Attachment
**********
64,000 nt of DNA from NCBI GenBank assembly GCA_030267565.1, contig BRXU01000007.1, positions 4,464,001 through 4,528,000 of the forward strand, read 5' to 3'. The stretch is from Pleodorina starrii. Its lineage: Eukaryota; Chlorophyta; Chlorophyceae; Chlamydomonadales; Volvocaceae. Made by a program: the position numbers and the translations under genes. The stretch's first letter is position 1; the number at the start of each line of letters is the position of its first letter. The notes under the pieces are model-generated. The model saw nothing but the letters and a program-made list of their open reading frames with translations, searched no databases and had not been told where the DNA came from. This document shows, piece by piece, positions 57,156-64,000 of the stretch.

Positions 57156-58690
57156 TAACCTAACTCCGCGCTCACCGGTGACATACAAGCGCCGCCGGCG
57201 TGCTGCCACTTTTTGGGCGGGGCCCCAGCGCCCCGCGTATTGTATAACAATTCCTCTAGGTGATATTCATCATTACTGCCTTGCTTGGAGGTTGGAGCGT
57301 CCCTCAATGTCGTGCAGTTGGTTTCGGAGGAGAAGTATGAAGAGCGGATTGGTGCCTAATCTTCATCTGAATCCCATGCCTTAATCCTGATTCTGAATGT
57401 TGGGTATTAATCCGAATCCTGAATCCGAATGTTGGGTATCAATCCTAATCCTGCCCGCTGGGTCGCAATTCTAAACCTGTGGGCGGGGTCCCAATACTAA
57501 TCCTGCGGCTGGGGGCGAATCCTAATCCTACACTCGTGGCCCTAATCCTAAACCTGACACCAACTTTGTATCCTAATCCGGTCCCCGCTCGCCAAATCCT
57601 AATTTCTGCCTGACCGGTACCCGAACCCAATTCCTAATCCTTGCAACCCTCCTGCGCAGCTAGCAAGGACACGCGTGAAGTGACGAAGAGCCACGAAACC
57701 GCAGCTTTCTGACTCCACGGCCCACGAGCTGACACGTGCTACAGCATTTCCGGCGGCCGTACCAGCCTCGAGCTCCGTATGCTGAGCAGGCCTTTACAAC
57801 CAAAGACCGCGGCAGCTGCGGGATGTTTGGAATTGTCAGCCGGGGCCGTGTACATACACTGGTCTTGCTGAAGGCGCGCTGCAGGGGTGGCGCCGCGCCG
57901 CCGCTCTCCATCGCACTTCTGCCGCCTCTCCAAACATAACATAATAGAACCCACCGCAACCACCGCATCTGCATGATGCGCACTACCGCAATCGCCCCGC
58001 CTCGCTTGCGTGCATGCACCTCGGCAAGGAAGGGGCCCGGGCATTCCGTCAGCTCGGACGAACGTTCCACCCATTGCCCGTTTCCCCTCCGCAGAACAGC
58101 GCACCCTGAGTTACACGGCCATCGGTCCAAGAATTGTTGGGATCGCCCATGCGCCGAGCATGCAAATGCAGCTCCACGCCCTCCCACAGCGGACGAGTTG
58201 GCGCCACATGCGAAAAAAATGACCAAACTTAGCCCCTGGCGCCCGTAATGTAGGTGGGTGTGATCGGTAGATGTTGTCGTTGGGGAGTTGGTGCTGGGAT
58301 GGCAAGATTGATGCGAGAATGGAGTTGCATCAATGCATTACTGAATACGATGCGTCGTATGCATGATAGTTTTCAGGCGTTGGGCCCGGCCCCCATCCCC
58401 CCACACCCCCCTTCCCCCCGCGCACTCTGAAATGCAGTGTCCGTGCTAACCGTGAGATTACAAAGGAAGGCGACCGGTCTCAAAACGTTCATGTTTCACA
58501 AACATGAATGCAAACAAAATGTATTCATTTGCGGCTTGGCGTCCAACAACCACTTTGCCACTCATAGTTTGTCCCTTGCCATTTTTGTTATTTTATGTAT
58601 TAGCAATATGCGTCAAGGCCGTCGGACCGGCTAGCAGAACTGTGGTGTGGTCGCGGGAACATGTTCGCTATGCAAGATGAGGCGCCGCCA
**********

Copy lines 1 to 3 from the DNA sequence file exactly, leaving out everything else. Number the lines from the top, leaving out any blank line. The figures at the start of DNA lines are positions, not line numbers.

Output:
64,000 nt of DNA from NCBI GenBank assembly GCA_030267565.1, contig BRXU01000007.1, positions 4,464,001 through 4,528,000 of the forward strand, read 5' to 3'. The stretch is from Pleodorina starrii. Its lineage: Eukaryota; Chlorophyta; Chlorophyceae; Chlamydomonadales; Volvocaceae. Made by a program: the position numbers and the translations under genes. The stretch's first letter is position 1; the number at the start of each line of letters is the position of its first letter. The notes under the pieces are model-generated. The model saw nothing but the letters and a program-made list of their open reading frames with translations, searched no databases and had not been told where the DNA came from. This document shows, piece by piece, positions 57,156-64,000 of the stretch.

Positions 57156-58690
57156 TAACCTAACTCCGCGCTCACCGGTGACATACAAGCGCCGCCGGCG